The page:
Saturday, February 12, 2011

daring to rejuvenate

Sarah enjoys going out.  Not anything extravagant--simple things like visiting friends or going to get ice cream or trying some new social activity.  While I'm perfectly comfortable to stay home, doing the same things I usually do nearly every night, she'll be the one to suggest some new outing or adventure.  At first I resist, then, often after being reminded that last time I felt the same way but in the end really enjoyed myself, we'll decide to go.  And it is good.  In fact so often it's exactly what I need right then.  Whether it's visiting with friends when I'd rather sit at home alone, or simply getting out of the house in order to spend some time just the two of us doing something different I come home feeling better, even rejuvenated.  In hindsight I find myself blessed by those moments: opportunities that need to be intentionally taken and lived in to be enjoyed.

The tree nursery often lays off their crew for a month or so in early October, and again just before Christmas until the "big sow" starts up in February.  When I mention to people that I've been off work they'll often say how they wish they had that same free time to "get things done."

I felt that way too.  At first.

I enjoyed sleeping in, showering late, cooking for my wife, reading and watching movies, getting the groceries, practicing drum patterns, all of that.  Yet now that I look back on the time it's easy to see how I could have made more out of it.  Don't get me wrong: I did a lot!  I finished editing my undergrad thesis--something I'd been meaning to do for months!  But do I feel rested now that I'm at the other end of the time?  In some ways, yes.  In others, not really.

Simply having 'no-work' space doesn't automatically make it a space of rest.  We have to choose to holiday.  So often that time of vacation isn't so much about doing nothing as it is about taking the time to rejuvenate.  Rejuvenation comes not from the absence of activity, but from choosing to engage in activities that will restore us.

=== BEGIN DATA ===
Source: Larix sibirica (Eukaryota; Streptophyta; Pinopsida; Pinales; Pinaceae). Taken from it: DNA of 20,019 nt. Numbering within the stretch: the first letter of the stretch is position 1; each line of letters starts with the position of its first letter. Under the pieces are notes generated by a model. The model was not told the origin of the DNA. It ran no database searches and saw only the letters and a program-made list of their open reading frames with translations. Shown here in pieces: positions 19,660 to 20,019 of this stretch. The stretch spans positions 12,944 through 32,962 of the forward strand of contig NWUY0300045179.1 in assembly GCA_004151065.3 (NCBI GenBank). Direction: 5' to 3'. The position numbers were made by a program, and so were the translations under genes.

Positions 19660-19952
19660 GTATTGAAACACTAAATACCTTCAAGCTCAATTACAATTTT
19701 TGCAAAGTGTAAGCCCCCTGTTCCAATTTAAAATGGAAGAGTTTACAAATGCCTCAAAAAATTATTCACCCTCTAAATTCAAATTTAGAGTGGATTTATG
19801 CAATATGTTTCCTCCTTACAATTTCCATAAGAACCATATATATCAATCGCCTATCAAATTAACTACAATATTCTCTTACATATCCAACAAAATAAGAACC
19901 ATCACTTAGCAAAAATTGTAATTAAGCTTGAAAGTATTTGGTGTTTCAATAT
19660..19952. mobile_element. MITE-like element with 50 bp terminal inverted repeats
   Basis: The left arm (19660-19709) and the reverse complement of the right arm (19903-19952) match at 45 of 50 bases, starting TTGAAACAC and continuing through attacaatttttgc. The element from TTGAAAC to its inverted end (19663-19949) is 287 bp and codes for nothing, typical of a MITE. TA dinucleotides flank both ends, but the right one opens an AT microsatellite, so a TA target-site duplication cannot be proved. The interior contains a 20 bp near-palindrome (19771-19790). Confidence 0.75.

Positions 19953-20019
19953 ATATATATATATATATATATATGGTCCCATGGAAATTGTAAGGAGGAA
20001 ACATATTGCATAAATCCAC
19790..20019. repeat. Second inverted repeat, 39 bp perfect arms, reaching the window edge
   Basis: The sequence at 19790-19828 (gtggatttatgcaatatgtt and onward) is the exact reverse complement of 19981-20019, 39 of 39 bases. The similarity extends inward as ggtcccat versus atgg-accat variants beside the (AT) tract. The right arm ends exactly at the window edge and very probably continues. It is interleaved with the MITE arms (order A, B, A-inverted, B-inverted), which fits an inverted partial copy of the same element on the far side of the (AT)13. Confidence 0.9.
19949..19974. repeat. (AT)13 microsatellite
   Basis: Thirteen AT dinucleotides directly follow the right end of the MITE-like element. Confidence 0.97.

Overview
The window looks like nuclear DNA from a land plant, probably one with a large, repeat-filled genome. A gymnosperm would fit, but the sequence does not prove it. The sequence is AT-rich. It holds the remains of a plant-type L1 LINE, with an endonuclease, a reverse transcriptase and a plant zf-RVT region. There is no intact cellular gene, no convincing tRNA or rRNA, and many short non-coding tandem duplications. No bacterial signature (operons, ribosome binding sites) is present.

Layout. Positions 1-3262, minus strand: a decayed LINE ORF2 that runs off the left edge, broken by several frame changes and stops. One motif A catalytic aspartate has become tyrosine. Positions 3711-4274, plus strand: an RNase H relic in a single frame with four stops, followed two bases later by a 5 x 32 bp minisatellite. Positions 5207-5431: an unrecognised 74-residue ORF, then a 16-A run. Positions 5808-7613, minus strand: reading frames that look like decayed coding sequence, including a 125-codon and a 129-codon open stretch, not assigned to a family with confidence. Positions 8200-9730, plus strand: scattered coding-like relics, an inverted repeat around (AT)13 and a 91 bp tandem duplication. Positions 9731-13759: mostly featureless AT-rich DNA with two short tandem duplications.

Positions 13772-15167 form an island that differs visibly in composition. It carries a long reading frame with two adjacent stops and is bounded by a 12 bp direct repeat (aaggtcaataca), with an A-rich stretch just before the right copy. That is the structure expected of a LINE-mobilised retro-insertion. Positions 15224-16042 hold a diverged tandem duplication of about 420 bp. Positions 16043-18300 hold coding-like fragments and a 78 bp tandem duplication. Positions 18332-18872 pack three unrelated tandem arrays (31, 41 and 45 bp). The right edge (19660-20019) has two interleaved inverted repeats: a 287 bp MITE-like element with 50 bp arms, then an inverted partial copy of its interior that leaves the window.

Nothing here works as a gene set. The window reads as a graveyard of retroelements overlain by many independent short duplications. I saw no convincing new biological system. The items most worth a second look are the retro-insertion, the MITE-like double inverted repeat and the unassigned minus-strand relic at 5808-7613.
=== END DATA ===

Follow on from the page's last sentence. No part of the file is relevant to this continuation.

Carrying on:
What are those restorative activities and how can we carve out time to make them a regular part of our lives?

o o o

Thinking about that question triggered another thought.  How can we keep ourselves from thinking only about our rejuvenation?  I mean, we need to take care of ourselves and make healthy choices.  But we also need to help each other.  I was reminded of this in a video clip of Rod Wilson, president of Regent College and professor of psychology and counselling.  He's discussing how we tend to gravitate toward one of those two extremes--thinking only of self and only of others--and how we need a healthy balance.

Given the danger of those two sides: the danger of falling off the side of self-preoccupied, and the danger of falling off the other side--of not even engaging oneself at all--how then spiritually do I function?  Now this is where humility comes in. . . . Humility is not just about Rod's view of Rod, but about Rod's view of Ross and how I conceptualize serving Ross in what I'm doing. . .  Humility is not about my view of myself, it's a way of understanding myself with reference to service.

It's not about me.

So how can we, first, understand this need we have to rejuvenate and take the time to do so regularly for our own health and development; and secondly, how can we seek to foster restorative moments for those around us?

Dare to rejuvenate.  Find that space in your day where you could be doing something that will bring you rest.  Go for a walk, phone an old friend, paint, sing, write, make something, do that thing which you know can restore you--that which makes life's troubles grows smaller (not forgotten, but put in perspective).  Then, having done that, turn around and help someone else to do the same.  We're all in this together!

Be well this weekend,




  1. "About The Lad" really touched me! Reading your writings is a wonderful part of my day. Thank you for sharing!!

  2. Great post...loved it especially the last paragraph!... In the video clip I love how he conclude that "humility is self forgetfulness".

  3. I love reading your blog Nik! Inspiring!


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